This is a guide to replace a running Linux system on a remote server. While Arch makes a good server system, it is not usually the pre-installed distribution of choice.
- 1 Introduction
- 2 Backup and Preparation
- 3 Prepare the intermediate system
- 4 Create a new swap file
Many providers offer systems called rescue systems or remote consoles, which is often just a bootdisc stored on a network card. This boots into a rudimentary system which just exists in your RAM. Thus you will have the ability to partition your harddrive as you like.
This document outlines the solution for servers without a rescue systems but have a swap partition. You can disable the swap partition and set up your intermediate system there. When you finish this tutorial you will have a base Arch Linux, which can be accessed via SSH.
Backup and Preparation
During the procedure you WILL ERASE ALL DATA on your former server. Backup all your data including mails, webservers, etc. Have all information at your fingertips. Preserve all your server configurations, hostnames, etc.
Here is a list of data you will likely need:
- IP address
- hostname(s), (note: rootserver are mostly also part of the providers domain, check or save your
/etc/hostsbefore you delete)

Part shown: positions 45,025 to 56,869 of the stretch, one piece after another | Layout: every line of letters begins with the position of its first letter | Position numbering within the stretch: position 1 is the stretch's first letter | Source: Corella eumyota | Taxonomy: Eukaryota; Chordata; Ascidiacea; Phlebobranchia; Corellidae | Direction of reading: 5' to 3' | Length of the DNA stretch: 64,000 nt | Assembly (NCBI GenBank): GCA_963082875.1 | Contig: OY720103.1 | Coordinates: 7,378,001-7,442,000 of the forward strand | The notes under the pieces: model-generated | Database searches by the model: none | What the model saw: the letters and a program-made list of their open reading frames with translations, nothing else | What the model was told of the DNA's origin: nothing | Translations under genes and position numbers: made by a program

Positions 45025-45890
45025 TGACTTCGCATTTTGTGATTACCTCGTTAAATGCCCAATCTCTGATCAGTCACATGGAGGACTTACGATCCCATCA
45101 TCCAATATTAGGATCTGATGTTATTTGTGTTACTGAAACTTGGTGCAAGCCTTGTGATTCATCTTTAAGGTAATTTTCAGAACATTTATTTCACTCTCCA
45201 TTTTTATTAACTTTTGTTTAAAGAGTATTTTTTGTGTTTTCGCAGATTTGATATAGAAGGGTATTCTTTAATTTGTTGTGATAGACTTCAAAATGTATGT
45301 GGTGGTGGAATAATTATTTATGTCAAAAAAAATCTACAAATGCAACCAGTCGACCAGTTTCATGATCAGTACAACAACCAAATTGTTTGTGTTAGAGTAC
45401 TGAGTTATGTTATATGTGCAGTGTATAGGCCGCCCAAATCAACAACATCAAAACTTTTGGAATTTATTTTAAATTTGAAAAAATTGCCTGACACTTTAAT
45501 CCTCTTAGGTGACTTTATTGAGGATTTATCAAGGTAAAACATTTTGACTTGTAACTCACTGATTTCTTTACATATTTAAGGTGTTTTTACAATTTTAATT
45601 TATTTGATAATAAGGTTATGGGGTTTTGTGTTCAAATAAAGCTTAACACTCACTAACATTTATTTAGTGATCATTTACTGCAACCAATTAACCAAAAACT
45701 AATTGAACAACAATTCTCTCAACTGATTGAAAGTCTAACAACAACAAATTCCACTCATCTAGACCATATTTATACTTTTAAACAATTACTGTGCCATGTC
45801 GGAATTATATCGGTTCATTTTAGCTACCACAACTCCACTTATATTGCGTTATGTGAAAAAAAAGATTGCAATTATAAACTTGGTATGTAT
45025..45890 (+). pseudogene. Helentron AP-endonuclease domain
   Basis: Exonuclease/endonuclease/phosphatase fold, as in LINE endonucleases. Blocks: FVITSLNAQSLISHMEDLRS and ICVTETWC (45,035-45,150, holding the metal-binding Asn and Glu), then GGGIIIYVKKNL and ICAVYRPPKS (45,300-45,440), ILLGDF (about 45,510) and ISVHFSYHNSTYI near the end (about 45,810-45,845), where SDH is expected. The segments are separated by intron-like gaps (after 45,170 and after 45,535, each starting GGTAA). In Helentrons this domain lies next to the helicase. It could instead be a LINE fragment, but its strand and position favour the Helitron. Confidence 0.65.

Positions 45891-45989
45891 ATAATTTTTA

- DNS server (check
- SSH keys (if other people work on your server, they will have to accept new keys otherwise. This includes keys from your Apache, your mail servers, your SSH server and others.)
- Hardware info (network card, etc. Refer to your pre-installed
- Grub configuration files.
In general, it is a good idea to have a local copy of your original
/etc directory on your local hard drive.
Prepare the intermediate system
The intermediate system is the system which is used as a place where you setup your new disc layout and install the final system. There is no need to install more then the absolutely necessary packages in it. In addition to the base system you will need wget to fetch some software and an ssl server.
Create a new swap file
If you're paranoid or have very little RAM available you might want to add a swap file as swapspace before you disable the swap partition. Note that you do not need running daemons such as mailserver, http-server etc. When you stop them you can free memory at the remote machine.